I also have crossed off two items on my Wisconsin bucket list*. I have been both to a Badgers’ and Packers’ football game. While both have their strong suits, I must say that I enjoyed the Badgers’ game more than the Packers’. I love the experience of “sitting” (or more accurately, standing) in the students’ section. The student interaction with the activity of the game is great and keeps you on your toes for the next group response, counting of Bucky’s push-ups after a score or jingling of keys for a kick-off. Of course, I can’t forget to mention the “Jump Around” explosion that happens after every third quarter – those are a blast! Unfortunately though, the Badgers have now lost two games in a row (Michigan St. and Ohio St.), so any hopes of contending for the national championship are down the drain. That said, the Packers are still in the hunt, and I had the pleasure of seeing them dismantle the St. Louis Rams with a fellow international student (Canadian) at Lambeau. An unpleasantry of the Lambeau experience was dealing with scalpers and paying three times face value for our tickets. The game wasn’t nearly as interactive as the Badgers’ game either, but it did have redeeming qualities. First of all, I was in a football shrine at Lambeau and loved it. Second, the group of people I attended the game with moved tailgating from its normal pre-game position, to a 9 to 5 endeavor. Only two of the 20+ in our group went to the game, as all others stayed in the parking lot the entire time, but they weren’t lacking in comforts, as we came with a fully-enclosed packed trailer, a generator and more food and beverages than you could shake a stick at.

*Wisconsin Bucket List:
Badger football game: check
Packer football game: check
Ice fishing: pending

Now regarding academics (what I’m really here for), specifically the real estate program, there is much to be said. Two weeks ago, the Graaskamp Center had the fall meeting of its Board of Advisors, a group of senior level real estate industry leaders who are alumni and friends of the program. The meeting’s theme was, "Real Estate in Recovery: Navigating a New World of Risk and Reward", and the keynote speaker was author, UW professor and geo-political expert Jon Pevehouse. Following dinner at the newly-finished Wisconsin Institute for Discovery, Pevehouse spoke regarding geo-political events in the past and present and their impact on current economic situations. One memorable point of the talk was a test that had been used to indicate the corruption level of a nation’s government. Pevehouse cited a study that had been done in New York City on parking tickets received by diplomats of foreign embassies, and he showed that the home countries of the diplomats who received the most parking tickets lined up well with high corruption levels in those countries. The following day was filled with panel discussions on the “New Risks of Global Economy,” “Understanding the Global Economy,” “Public Real Estate Markets,” “Global Strategies of Private Equity in Real Estate,” and “China’s Rise.” Between panel discussions, I had, along with the other MBA students, had the great opportunity to network with board members and discuss current issues in real estate.

On the class work front, my real estate class this semester, Real Estate Finance, has its first exam this week, so it has been a steep learning curve for this career changer (previously I managed corporate flexible spending accounts). Not only am I familiarizing myself with the various financial components involved with real estate, but I am also learning how to use my financial calculator appropriately. I’m currently using a TI BA II Plus calculator, and I encourage any prospective students reading this blog to familiarize themselves with that calculator, unless you already have a financial calculator with which you’re comfortable. The more you have under your belt prior to entering the program, the more it will serve you in the long run, as you’ll be able to focus solely on the course material and will not have to worry regarding calculators and computer programs. That said, I’ve found that classmates who are more advanced in certain subject matters are eager and willing to help you, so it makes for a supportive learning environment. You don’t feel like your out on an island, but that you are in it together with your classmates.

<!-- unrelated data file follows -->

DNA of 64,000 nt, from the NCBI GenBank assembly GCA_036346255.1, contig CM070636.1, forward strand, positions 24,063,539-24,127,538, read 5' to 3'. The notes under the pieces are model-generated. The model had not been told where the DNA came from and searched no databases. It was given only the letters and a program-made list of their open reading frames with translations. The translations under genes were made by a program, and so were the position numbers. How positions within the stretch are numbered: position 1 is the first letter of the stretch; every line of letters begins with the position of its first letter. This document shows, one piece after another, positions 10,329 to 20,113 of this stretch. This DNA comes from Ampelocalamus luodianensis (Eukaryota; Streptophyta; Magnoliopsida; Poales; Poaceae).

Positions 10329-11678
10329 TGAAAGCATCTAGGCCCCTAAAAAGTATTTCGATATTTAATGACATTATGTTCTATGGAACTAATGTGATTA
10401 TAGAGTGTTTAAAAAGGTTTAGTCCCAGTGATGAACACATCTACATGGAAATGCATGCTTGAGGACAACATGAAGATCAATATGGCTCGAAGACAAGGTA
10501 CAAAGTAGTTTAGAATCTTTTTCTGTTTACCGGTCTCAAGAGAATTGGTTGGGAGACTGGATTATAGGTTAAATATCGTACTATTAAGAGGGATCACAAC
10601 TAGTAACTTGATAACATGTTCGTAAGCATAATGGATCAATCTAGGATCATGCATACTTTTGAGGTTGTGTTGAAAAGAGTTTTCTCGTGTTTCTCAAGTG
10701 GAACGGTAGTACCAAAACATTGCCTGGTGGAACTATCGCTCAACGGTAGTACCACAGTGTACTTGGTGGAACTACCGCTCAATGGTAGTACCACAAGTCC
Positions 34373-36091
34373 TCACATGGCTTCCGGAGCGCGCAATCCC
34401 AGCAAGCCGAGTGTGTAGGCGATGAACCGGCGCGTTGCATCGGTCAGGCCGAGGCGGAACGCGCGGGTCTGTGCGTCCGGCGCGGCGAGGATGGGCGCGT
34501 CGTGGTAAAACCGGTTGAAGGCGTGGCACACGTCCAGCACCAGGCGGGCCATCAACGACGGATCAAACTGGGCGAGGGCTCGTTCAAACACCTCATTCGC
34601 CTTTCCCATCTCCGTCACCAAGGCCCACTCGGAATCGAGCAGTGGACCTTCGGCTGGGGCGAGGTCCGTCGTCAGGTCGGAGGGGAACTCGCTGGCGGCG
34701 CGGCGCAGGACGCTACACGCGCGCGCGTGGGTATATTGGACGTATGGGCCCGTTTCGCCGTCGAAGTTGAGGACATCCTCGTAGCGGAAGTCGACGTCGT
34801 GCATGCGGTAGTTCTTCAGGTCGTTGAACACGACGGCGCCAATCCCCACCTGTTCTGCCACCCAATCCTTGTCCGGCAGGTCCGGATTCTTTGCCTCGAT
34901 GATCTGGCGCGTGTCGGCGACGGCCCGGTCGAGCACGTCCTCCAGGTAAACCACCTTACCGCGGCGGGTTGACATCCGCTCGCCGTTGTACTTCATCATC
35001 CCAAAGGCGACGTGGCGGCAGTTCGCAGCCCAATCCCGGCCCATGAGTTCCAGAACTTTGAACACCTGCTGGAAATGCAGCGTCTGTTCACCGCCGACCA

Later this month, I’m looking forward to hearing from Dan McCaffery, Chairman and CEO of McCaffrey Interests in Chicago. He will be the featured speaker in the E.J. Plesko Distinguished Speaker Series in Real Estate Development on November 11. The series features developers who embody the "Wisconsin tradition" in their spirit, imagination, entrepreneurial skills, and enthusiasm for improving the quality of the built environment. It's also a great complement to the Center's real estate curriculum.

Jordan Denzer comes to Madison from Dallas, TX (it is often joked that he is one of the international students). Previously, Jordan managed corporate flexible spending accounts, but decided that he wanted to get into real estate development, which initiated the move to Madison. Currently, Jordan is interested in getting into historic redevelopment and/or mixed-use development projects.

Thursday, October 27, 2011

Mortgage REITs: too hot to touch?

By Erwan Quintin, Assistant Professor of Real Estate at the Wisconsin School of Business

At a time where a wall of cash is sitting on the sidelines looking for yield, mortgage REITs have garnered a lot of attention. The recipe is simple: 1) borrow short term at rates currently near 0% and invest in mortgages or mortgage-backed securities, 2) lever highly, and voila, dividend yields close to or in excess of 20%.

The catch behind these lofty yields, of course and as always, is risk. Minor changes in the spread between mortgage rates and short rates can cause yields and market valuations to fluctuate wildly. The past few weeks are evidence of that, as the Motley Fool explains here.